Huh, well, what do you know … feeling sympathy for the devil IS possible! I’ve been a big fan of Edward Lee’s Mephistopolis for years, but even his take on the big bad guy is kind of lackluster. Here, though, as much of a jerk as he is, there’s just something goofily likable about Jeremy Clovenhoof.
Imagine the afterlife being run like a mega-corporation, with business meetings and mission statements, obsessed with productivity, processing souls, managing resources, all that fussy bureaucratic stuff. Imagine saints and archangels in a celestial boardroom, arguing about sins and entry requirements.
Imagine Satan being told he needs to improve Hell’s performance, and when his efforts don’t meet the board’s standards, him being ousted in a sneaky corporate coup. Worst of all, he’s banished to mortal Earth, where he’s expected to live as an ordinary human. He’s got a flat in the English suburbs, a glamour to disguise the horns and hooves, a new name, and what Heaven considers a generous severance package.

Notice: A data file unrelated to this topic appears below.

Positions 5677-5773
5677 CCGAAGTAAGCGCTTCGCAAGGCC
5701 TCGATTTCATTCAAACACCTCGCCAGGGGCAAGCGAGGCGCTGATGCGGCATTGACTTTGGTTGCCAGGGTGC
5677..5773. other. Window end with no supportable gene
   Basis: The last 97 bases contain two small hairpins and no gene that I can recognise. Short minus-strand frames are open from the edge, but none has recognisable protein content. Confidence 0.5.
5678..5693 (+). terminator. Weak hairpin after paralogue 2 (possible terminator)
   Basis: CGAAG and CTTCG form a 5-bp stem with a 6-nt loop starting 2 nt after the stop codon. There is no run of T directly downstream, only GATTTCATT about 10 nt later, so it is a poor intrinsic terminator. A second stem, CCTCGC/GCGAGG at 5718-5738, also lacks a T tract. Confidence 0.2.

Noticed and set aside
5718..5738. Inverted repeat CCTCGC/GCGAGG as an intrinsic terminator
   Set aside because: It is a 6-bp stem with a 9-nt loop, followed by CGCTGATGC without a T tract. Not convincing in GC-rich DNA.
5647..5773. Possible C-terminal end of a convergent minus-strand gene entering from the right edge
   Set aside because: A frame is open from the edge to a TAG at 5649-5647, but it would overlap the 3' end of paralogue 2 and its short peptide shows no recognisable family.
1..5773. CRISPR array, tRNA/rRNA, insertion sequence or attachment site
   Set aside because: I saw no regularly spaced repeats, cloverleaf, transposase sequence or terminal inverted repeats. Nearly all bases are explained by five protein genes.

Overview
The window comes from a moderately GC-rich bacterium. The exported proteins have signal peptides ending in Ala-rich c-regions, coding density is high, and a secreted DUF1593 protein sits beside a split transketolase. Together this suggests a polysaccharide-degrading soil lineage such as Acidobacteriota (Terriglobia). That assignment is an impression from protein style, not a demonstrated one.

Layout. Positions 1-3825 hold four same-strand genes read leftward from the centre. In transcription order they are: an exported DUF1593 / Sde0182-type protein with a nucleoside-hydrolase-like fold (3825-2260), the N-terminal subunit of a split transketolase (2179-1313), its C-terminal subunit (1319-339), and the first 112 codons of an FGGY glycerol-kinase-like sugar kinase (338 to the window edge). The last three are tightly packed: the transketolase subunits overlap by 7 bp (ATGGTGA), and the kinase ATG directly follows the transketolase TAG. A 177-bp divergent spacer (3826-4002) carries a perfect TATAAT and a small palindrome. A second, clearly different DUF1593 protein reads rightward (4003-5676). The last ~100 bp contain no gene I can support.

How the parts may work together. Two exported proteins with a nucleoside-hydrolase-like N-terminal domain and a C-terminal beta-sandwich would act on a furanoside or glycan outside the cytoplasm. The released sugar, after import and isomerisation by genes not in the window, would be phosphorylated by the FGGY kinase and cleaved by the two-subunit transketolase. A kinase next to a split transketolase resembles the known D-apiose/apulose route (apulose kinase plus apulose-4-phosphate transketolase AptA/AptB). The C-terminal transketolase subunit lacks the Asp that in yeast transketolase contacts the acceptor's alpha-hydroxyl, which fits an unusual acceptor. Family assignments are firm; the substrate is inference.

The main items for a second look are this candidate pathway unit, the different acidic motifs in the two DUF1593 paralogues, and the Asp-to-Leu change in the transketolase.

He is, however, not thrilled about any of this. His initial efforts to blend in lead to disaster after disaster. He burns through his money with nary a care as he discovers television and the internet. His neighbors don’t know what to make of him. Nobody greets him with the respect and fear he deserves. His old adversary Michael keeps popping in to check on him at inopportune times.
Various schemes – starting a heavy metal band, getting a job at a funeral home, seeking romance – continue to go diabolically wrong, but Jeremy refuses to give up. When he eventually suspects there’s more to his exile than he first thought, nothing will do but to find a way back to confront the powers on high.
The tone – even when describing various atrocities, mutilation, and cannibalism – is wicked and fun, casual, charming, snarky, reminiscent of The Screwtape Letters. I was delighted to discover it’s the first of a series, if shocked I had only now learned of it. Definitely want to pick up the rest!